Schyrle lens system 3-draw telescope, un-named
Stock Number: 211
For sale is this neat example of a Schyrle three lens eyepiece telescope, with three brass draws. The scope is complete with sliding gate lens covers at both ends, and a substantial leather case.
Over 20 inches long when extended.
Country of manufacture
UK and Ireland
This telescope presumably dates from the early C20. It has three brass draws and extends, including the sunshade, to 20.5″. All the threads run smoothly, including those into the brass barrel, which seems to have a thin veneer of wood or a wood effect covering, in a mahogany colour and grain pattern. At the end of the sunshade is an end cap with a sliding gate type cover. Closed up, the scope is 6.75″. All lenses are in good condition, with no marks etc. The eyepiece in the first draw has three lenses in total, equi-spaced, presumably using the Schyrle system. #2 and #3 are in a separate cartridge (see the relevant photo), and the first lens is suspended in a carrier, positioned some distance inside the eyepiece end, to space the viewer back, as seems normal with this system. There is a field stop aperture after the first lens, within the first draw.
The solid leather case, black in colour, is in excellent condition, and has loops at the base and on the lid, presumably for a strap. It is around 7″ long and 2″ diameter.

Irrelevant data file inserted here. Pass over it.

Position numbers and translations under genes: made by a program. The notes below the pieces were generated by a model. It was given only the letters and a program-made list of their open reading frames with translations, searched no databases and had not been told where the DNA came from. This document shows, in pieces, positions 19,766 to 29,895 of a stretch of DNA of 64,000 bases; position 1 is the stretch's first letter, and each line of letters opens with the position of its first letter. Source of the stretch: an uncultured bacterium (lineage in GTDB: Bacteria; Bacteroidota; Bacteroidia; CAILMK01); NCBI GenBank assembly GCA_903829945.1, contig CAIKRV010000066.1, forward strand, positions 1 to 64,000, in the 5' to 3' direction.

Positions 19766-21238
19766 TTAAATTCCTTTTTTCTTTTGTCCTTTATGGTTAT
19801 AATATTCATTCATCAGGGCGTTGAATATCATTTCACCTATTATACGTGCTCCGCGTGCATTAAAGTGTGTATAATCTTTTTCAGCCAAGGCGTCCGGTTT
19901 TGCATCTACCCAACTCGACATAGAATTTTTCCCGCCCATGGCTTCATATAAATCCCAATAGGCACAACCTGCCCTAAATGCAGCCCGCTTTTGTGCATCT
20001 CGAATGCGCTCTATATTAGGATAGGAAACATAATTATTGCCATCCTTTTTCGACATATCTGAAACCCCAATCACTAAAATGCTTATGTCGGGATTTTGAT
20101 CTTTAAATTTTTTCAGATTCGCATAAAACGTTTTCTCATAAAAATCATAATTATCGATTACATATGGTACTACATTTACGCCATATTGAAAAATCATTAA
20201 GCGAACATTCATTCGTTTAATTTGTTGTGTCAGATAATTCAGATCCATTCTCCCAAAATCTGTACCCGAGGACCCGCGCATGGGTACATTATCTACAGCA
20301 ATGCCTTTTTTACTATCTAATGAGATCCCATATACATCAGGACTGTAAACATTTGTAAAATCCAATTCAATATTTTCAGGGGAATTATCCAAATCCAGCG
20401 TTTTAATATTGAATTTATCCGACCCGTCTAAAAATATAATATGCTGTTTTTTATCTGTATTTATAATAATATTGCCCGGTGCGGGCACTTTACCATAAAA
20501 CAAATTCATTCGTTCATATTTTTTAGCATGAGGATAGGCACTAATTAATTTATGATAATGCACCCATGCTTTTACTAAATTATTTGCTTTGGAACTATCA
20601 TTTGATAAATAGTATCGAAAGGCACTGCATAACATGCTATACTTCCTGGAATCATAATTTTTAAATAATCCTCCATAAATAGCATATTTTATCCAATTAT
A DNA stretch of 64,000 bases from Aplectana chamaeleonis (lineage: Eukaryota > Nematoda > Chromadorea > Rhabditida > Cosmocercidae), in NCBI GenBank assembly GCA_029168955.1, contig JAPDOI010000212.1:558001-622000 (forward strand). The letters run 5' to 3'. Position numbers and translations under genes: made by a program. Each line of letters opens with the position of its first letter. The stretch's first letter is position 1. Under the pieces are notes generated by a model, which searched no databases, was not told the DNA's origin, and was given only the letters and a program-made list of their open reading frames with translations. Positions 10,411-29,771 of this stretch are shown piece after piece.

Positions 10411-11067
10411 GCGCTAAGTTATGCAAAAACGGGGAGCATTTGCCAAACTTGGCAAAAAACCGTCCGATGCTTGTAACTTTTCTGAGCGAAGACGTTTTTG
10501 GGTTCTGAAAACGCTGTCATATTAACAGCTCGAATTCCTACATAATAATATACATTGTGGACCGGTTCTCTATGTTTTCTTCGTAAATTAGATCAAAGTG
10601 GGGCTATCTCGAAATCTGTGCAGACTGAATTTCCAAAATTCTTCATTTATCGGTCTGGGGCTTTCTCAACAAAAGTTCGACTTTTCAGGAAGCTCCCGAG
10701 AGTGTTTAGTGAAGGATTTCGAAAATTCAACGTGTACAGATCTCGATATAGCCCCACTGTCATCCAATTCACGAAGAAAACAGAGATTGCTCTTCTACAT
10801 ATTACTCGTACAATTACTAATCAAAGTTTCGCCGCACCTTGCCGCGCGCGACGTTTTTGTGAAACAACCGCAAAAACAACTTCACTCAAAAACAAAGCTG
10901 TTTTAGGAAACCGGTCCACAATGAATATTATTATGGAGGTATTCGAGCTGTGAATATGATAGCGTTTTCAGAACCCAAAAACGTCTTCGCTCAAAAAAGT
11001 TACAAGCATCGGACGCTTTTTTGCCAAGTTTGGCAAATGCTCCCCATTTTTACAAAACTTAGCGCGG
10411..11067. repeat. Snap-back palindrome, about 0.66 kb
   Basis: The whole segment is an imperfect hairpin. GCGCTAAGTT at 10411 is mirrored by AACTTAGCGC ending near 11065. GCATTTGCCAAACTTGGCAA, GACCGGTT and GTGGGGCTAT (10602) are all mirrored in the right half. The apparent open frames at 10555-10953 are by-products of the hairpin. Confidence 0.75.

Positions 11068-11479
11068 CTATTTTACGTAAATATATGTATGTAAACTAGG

Optically this system gives a relatively low magnification, compared to the more common four lens Schyrle-Huygens eyepiece typically used in most terrestrial telescopes after around 1780 – but this is one of the rare examples that continued to be built even in the early C20th. It is dated as 1920 as the possible latest date, but could be from any time after maybe 1850.
This is believed to be British made, but this is not verifiable.
Ask the Dealer
I first started using a telescope in the 60s, to identify aeroplanes arriving at Yeadon airport, in Yorkshire. Then I started to collect and restore vintage brass scopes in the 1990s. The collection boomed later, in the early days of the internet, rising to around 300 in number. I then made a lot of friends via the internet, advising them on how to identify, date or repair their scopes. At the age of 72 I need to disperse these wonderful bits of engineering history, because they still work today as well as they did 200+ years ago! That is the fascination....Some of my collection have already been sold to collectors spread around, in the UK, USA, Ireland, Israel, France and Germany. Several have been returned to the UK descendants of the people who made them, or relations of their previous owners, because they found the stories on my website. Now the collection needs to be dispersed more systematically, so therefore Fleaglass.com is the place to find the real enthusiasts. The first dozen or so telescopes will be added shortly, so please visit this site again soon! Alternatively, if you are looking for a specific telescope, tell me, as maybe I have one!
Nick Denbow, based in Alresford, Hampshire: contact via email on email@example.com